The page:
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Government makes full award of reissued seven-year T-bonds

BW FILE PHOTO

THE GOVERNMENT made a full award of the reissued Treasury bonds (T-bonds) on Tuesday at an average rate higher than secondary market levels amid hawkish comments from a Bangko Sentral ng Pilipinas (BSP) policy maker.

The Bureau of the Treasury (BTr) raised P30 billion as planned via the reissued seven-year bonds it offered on Tuesday as total bids reached P46.501 billion, well above the amount on the auction block.

This brought the total outstanding volume for the series to P124.7 billion, the BTr said in a statement after the auction.

The bonds, which have a remaining life of six years and nine months, were awarded at an average rate of 6.237%, with accepted yields ranging from 6.15% to 6.274%.

The average rate of the reissued bonds went down by 57 basis points (bps) from the 6.807% quoted for the papers when they were last offered on Nov. 7, 2023, but 11.2 bps above the 6.125% coupon for the issue.

This was also 3.9 bps higher than the 6.198% seen for both the same bond series and for the six-year tenor at the secondary market on Tuesday before the auction, based on PHP Bloomberg Valuation Service Reference Rates data provided by the Treasury.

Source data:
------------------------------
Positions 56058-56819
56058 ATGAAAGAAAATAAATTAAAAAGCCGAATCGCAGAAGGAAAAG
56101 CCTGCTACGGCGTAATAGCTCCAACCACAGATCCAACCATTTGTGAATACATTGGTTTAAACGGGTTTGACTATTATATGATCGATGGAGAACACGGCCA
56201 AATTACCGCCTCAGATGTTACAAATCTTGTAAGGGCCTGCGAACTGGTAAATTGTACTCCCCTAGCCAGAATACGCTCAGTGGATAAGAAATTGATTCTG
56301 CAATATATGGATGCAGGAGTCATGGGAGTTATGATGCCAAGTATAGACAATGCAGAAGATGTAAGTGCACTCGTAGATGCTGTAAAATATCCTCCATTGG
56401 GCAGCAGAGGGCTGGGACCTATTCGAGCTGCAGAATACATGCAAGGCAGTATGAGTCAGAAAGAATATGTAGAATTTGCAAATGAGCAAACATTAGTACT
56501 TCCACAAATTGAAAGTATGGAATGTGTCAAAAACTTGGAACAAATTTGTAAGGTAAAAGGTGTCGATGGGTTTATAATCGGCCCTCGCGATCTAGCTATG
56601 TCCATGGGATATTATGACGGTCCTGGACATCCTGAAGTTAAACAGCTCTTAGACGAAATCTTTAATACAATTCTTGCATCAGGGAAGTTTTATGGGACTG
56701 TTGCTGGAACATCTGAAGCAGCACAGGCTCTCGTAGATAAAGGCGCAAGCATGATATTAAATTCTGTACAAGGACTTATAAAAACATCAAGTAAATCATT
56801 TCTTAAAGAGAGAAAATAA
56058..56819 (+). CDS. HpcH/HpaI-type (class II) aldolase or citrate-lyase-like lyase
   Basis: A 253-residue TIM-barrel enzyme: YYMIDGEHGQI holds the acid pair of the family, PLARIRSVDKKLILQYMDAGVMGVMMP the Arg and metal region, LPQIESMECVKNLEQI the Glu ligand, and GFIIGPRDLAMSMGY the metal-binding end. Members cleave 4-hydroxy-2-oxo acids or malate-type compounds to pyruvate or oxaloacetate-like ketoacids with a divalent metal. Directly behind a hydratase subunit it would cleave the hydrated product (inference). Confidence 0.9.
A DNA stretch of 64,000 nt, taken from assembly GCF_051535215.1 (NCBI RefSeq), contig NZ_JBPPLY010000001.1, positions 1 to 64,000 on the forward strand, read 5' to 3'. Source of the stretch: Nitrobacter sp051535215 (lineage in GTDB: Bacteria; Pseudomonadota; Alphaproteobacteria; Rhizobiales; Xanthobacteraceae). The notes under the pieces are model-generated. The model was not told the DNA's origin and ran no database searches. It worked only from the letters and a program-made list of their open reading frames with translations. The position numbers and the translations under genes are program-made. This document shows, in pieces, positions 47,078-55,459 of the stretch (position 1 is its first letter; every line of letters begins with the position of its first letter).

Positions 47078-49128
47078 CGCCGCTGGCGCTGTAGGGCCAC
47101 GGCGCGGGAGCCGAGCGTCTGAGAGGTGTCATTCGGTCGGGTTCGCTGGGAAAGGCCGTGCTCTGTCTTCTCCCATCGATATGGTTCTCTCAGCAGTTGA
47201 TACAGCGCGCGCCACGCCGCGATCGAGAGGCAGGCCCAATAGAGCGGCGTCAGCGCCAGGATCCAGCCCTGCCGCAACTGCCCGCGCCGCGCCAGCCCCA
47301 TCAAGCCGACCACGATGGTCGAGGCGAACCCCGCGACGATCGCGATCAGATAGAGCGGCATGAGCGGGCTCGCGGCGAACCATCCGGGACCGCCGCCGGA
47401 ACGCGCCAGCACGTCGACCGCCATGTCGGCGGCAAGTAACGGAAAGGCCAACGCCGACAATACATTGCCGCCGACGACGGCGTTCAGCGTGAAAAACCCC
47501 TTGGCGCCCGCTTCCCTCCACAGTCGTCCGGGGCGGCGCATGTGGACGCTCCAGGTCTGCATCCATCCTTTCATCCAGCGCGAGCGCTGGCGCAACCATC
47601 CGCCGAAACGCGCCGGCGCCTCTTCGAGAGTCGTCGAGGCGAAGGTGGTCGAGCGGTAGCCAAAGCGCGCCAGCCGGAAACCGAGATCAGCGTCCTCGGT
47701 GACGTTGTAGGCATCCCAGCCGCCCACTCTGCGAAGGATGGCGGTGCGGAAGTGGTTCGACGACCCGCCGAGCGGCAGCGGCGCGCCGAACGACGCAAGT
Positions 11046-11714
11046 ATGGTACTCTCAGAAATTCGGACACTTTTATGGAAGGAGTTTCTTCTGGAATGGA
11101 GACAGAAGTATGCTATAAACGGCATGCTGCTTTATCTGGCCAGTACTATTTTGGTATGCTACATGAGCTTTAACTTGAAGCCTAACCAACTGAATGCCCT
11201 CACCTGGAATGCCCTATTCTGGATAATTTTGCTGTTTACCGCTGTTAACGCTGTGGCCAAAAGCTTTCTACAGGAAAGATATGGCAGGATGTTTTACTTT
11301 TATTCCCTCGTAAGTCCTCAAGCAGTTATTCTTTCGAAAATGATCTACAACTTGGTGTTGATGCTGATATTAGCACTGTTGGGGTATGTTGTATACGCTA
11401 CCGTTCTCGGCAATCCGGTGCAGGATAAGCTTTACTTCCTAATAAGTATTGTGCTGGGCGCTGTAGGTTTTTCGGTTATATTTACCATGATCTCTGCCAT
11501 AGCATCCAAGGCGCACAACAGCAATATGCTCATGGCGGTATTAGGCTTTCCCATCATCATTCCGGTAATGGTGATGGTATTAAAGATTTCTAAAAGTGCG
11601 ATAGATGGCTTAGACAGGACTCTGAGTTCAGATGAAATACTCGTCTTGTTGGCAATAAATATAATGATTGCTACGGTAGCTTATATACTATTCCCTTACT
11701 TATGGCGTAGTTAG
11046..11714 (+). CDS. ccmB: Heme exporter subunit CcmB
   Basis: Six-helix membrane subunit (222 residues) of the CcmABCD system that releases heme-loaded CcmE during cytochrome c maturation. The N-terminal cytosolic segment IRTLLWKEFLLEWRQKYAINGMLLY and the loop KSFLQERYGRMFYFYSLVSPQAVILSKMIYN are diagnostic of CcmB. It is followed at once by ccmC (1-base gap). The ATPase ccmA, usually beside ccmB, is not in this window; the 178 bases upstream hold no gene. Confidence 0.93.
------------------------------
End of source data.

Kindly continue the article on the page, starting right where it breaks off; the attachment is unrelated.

“The awarded T-bond rates went higher as market participants digested the latest hawkish remark from Finance Secretary [Ralph G.] Recto of potentially two rate cuts from the BSP this year,” a trader said in an e-mail.

The BSP may cut rates by 50 bps this year, according to Mr. Recto, who is a member of the central bank’s policy-setting Monetary Board.

This will be less than the initial plan of four adjustments, the Finance chief said.

However, he does not expect the easing cycle to begin at the Monetary Board’s next meeting on April 8.

The central bank may also end up reducing borrowing costs by up to 200 bps over the span of two and a half years, he added.

The Monetary Board kept its policy rate steady at a near 17-year high of 6.5% at its February meeting.

The BSP had hiked borrowing costs by 450 bps from May 2022 to October 2023 to help tame elevated inflation.

Rising US Treasury yields also pushed T-bond rates up, Rizal Commercial Banking Corp. Chief Economist Michael L. Ricafort said in a Viber message.

Tuesday’s T-bond auction was the last offering for the first quarter. The government was able to raise P512.3 billion out of its P525-billion borrowing plan for the period following partial awards in previous months.

In March alone, the BTr raised P180 as planned as it made full awards at all its Treasury bill (T-bill) and T-bond auctions amid strong demand and favorable rates.

For the second quarter, the Treasury is looking to borrow P585 billion from the domestic market, or P195 billion via T-bills and P390 billion through T-bonds.

The government borrows from local and foreign sources to help fund its budget deficit, which is capped at 5.1% of gross domestic product this year. — A.M.C. Sy

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